Review – Slayers X: Terminal Aftermath: Vengance of the Slayer

Slayers X Header

A lot of great games that I admire have received 7/10 reviews on the Game Complaint Department. By this site’s standards, it’s a good score, safely above a mere recommendation and only slightly below an enthusiastic one. Many of them have left a big impact on me, like Rule of Rose, Yomawari Midnight Shadows, and Hypnospace Outlaw.

What often keeps me from scoring them higher is that, while they may be narratively impactful or even important, they sometimes aren’t necessarily fun to play. That’s particularly true for the games I listed. A 7/10 can be extremely important and meaningful all the same. A polished game can be a reliably good game, but those with rough edges are often what catch on your soul and stick to you.

Case in point, I think about Hypnospace Outlaw’s depiction of the Y2K era internet and its unconventional storytelling often. On the surface, it feels like a time capsule to a period we can’t go back to, while underneath, it tells a compelling story in an indirect fashion.

Slayers X: Terminal Aftermath: Vengance of the Slayer [sic] is more than that. On the surface, it is a time-locked look at the mods of pre-3D era first-person shooters, while underneath, it’s an incredibly nuanced character piece.

Slayers X someone undergoing the trial of the deuce.
Oops. My bad. I didn’t realize someone was already undergoing the Trial of the Deuce.


The subject in question is Zane Lofton, who was a central character in Hypnospace Outlaw. He was depicted as a self-obsessed teenager who too confidently felt that he could attain adulation by emulating the people he admired. Or rather, he felt he was already at their level; unearned confidence. He was an extremely believable character because, based on my experience, I feel like everyone goes through a period like that. At least geeks or creatives do.

What I’m saying is that I once was a self-obsessed teenager who felt destined for greatness. Good thing reality eventually ran me over and crushed my hopes and dreams.

Slayers X: Terminal Aftermath: Vengeance of the Slayer is framed that Zane is now an adult and thinks that completing and releasing the mod that he and his “friend” started when he was a teenager is his escape from mediocrity. That’s the sort of thing a delusional adult still clinging to the belief they’re some sort of genius would do.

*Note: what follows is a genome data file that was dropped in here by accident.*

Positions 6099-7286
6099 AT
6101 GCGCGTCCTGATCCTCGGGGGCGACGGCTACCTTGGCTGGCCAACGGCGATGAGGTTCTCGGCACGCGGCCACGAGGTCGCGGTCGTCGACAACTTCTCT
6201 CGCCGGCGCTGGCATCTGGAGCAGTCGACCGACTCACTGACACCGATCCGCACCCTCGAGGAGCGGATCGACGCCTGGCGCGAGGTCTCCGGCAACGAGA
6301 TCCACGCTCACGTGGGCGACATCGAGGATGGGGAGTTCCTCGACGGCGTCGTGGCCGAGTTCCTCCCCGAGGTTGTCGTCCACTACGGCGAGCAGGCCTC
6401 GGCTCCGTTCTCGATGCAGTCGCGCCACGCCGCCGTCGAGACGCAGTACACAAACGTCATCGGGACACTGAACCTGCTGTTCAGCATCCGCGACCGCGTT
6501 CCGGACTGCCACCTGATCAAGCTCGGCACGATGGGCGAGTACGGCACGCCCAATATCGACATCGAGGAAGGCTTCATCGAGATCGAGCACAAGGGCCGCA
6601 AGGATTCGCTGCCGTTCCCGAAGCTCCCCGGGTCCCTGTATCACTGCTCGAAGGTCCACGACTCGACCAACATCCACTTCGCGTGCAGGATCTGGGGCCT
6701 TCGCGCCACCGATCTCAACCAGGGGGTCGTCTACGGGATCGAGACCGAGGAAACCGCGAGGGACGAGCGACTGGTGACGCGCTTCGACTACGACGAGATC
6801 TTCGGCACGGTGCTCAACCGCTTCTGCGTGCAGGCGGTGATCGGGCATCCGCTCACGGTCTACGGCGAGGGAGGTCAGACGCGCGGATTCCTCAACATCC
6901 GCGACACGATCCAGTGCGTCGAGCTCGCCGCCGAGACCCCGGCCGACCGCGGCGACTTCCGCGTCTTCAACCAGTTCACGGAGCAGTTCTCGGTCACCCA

The mod is about himself (as a teenager), in his home town of Boise, Idaho, but also in the world he created in his head. It was set up in a webcomic posted to his site in Hypnospace Outlaw, but the basis is just that Zane is recognized for his power and becomes an edgy hero. An X-Slayer, which is some sort of Matrix warrior. With swords and guns and hacking and a secret hideout and everything a teenager finds awesome.

Slayers X the Boise potato carnival
Everyone loves the carnival.


It just hits so close to home. When I was pre-teen, I even had a binder full of drawings of things I wanted in a game of my own design. It was edgy and had a lot of nuclear explosions and guns. It didn’t star me. I had a character who was absolutely what I considered to be cool, but was in no way an extension of myself. However, it did partially take place in my hometown, which was practically my whole world.

I even started tinkering around with the Build Engine to see what I could create. I didn’t get very far, but I still remember some of my attempts. I just see so much of my teenage self in Zane. I dropped the self-importance early on into high school, fortunately, but I remember it all too well.

It’s the “real world” environments that strike me hardest. Even if I’m not certain these places were actually based on spots in Boise, Idaho, they feel like Build Engine interpretations of them. These include the place Zane works, his home, a burger joint; the sort of places that would be important to a teenager. This is, of course, alongside a sewer level, because every damned FPS needs a sewer level.

That’s part of what makes Slayers X so believable. Many of the “real world” locations feel as though they’re there just because they would be cool to recreate rather than lend well to the gameplay. They create a pacing issue that is almost entirely unique to the era’s mod scene. Even when you hit Counter-Strike in 2000, many custom maps you would see were just created to represent something that felt realistic if they weren’t straight-up interpretations of a real place. It was charming in its own way. It’s impressive to see that charm captured in Slayers X.